Is Whole Paycheck Now Half Paycheck?
AnnaLisa is a member of The Motley Fool Blog Network -- entries represent the personal opinion of the blogger and are not formally edited.
A total pricing and promotional change is overtaking Whole Foods Market (NASDAQ: WFM) that may mean higher value for customers but lower share prices for investors. Wall Street does not like the company's strategy to cut prices as it moves forward with its master plan to open more stores to meet a goal of triple their current US store count. Part of that plan involves a concerted move into smaller and less affluent locations. Analysts are seeing this as diminishing its high end cachet, which had led to the moniker "Whole Paycheck."
Grocery stores generally have margins so thin you can see right through them, like shavings of prosciutto. The profit margin at Safeway (NYSE: SWY) is 1.35%, and at Kroger (NYSE: KR) it's .77%. Supervalu's margin is gasping for breath at -1.38%. These make Whole Foods Market look like a retail genius with its 4.06% profit margin.
The Competitive Environment
Whole Foods had been a market darling in 2011-12, but it's barely up 5% over the last year with a recent decline from $97.00 before earnings to $84.00 on Feb. 26. Part of the reason the stock slumped is that the large grocery chains, already located in these smaller communities, have been offering plenty of the healthy alternatives and brands that Whole Foods carries as well as the service counters: the fish, meat, cheese, and bakery on-site for which Whole Foods is known. Whole Foods will have to compete with Safeway and Kroger-level prices. Of course, it's not just Safeway and Kroger; they just happen to be the largest and best-known publicly traded chains.
Whole Foods is going to be competing for that grocery dollar not only with the big chains but also with privately held grocers like Wegman's, which fosters hugely loyal shoppers who call themselves Wegmaniacs. Wegman's store openings are events that draw up to 24,000 on an opening weekend. The stores are very similar to Whole Foods with samplings and healthy food, but also the normal staples of a Safeway or Kroger. Not only that, Wegman's is rated number one in grocery satisfaction in a survery conducted by Consumer Reports, with the other competitor for the Whole Foods customer, Trader Joe's, at number two. To put this in perspective, Wegman's has only 81 stores to Whole Foods' 345. Whole Foods also has stores in Canada and England.
On the call, Whole Foods EVP David Lannon admitted that competition is increasing across the nation and that this change in price philosophy is essential. Kroger is its largest competitor with 2,354 grocery stores, 2,000 more than Whole Foods. Kroger also operates fuel centers, convenience stores, and fine jewelry stores (for real!). Kroger has a P/E more than twice as large as Safeway's at 22.47 and a 2.00% yield. Analysts expect 9.80% five year EPS growth annually. It just hit a 52 week high of 29.57 on March 5, and the company reports again March 7.
Why Margins May Compress
Here's the comment from co-CEO Walter Robb on the earnings call that sunk Whole Foods' shares, "We intend to expand our value offerings across the store and improve our competitive price positioning. As such, we are not forecasting an improvement in gross margin this year" (from Seeking Alpha transcript). Despite Robb telling analysts in the Q&A that this strategy was an important part of gaining market share, the stock sold off 8.2% the next day on high volume.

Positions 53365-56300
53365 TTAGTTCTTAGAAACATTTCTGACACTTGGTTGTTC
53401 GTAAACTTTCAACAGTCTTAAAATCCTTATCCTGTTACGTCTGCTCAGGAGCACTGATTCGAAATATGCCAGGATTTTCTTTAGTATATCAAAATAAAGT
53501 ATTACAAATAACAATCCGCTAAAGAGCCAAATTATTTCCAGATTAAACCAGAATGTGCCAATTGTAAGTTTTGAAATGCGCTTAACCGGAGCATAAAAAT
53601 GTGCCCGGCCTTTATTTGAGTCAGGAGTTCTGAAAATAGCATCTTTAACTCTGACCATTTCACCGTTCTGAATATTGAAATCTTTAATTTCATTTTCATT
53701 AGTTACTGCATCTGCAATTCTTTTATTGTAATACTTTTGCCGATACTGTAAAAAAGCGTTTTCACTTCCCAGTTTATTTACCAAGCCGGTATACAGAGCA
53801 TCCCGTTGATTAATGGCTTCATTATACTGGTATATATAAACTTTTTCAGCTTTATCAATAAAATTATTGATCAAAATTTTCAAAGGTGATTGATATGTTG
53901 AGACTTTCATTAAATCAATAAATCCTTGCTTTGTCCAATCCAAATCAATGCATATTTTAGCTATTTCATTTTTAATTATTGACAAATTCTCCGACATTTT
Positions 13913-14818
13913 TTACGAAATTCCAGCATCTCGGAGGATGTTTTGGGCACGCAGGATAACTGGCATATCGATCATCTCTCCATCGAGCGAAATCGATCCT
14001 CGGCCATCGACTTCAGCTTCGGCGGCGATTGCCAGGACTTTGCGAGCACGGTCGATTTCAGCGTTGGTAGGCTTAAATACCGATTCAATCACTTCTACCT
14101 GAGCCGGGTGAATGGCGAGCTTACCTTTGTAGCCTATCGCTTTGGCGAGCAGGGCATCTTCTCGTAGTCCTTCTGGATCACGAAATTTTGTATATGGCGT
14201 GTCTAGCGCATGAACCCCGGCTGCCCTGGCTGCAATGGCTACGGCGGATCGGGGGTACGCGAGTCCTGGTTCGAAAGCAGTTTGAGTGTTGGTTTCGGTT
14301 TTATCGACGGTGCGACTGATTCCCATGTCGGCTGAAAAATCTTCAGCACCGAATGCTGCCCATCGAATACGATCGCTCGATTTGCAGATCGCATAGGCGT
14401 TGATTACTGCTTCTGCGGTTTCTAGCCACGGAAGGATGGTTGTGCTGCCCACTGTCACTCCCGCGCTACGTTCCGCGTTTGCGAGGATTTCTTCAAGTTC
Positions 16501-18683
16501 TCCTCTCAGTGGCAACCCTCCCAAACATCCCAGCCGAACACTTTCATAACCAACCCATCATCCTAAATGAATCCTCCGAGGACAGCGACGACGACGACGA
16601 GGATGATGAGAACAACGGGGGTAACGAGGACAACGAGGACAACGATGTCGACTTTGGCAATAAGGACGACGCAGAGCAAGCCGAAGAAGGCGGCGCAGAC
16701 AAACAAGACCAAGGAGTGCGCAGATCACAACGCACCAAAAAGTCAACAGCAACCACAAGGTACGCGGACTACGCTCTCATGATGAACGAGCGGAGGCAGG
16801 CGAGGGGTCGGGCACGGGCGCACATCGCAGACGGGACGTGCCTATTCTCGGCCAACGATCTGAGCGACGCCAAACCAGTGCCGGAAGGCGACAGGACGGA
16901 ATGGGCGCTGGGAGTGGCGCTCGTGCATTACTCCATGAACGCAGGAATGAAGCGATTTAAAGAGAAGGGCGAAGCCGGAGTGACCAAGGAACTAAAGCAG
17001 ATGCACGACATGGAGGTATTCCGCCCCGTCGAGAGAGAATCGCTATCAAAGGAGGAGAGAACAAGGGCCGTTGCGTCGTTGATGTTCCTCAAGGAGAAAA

If even Whole Foods' margins are going to be challenged and the growth slows, the supermarket sector will be a difficult place to park your shopping cart of stocks (or your green mesh bag). Whole Foods had annual growth of up to 44% over the last five years, but analysts see that being cut to 18.68% five year annual EPS growth (yoy). At its current P/E of 32.33 with a forward P/E of 25.21 and a yield of only .90%, other grocers like Safeway are reaping the bullish sentiment. Even at a 52 week high Safeway's P/E is only 10.12 with a 2.90% yield. Those are Apple-like numbers, except for the margin and the growth, of course.
After the Q1 earnings call on Feb. 13, Wells Fargo reiterated its Outperform on the stock, attributing the weakness in Q1 and Q2 same store sales numbers to the payroll tax increase. However, in my opinion the people least likely to be affected by that have traditionally been the ones shopping at Whole Foods.
Abandon Your Cart?
Any number of analysts are saying the selloff is a good entry point. Whole Foods said on the call that they've have been containing costs better and that rents in general have been lower and margins have expanded. Like Wegman's, it is a destination shopping experience. It is like the Starbucks of grocery shopping, a cool place to see and be seen. It is still one of the better stocks on any metric for socially responsible investors with the best benefits for its employees and a huge commitment to fair trade and the sustainability of its sourcing.
The stock may continue to be pressured, but as a long term buy taking advantage of the selloff in Whole Foods might not be a bad idea. Safeway isn't a bad idea either as a yield proposition, but Kroger should remain a wait-and-see to reaction after earnings.
leglamp has no position in any stocks mentioned. The Motley Fool recommends Whole Foods Market. The Motley Fool owns shares of Whole Foods Market. Try any of our Foolish newsletter services free for 30 days. We Fools may not all hold the same opinions, but we all believe that considering a diverse range of insights makes us better investors. The Motley Fool has a disclosure policy. Is this post wrong? Click here. Think you can do better? Join us and write your own!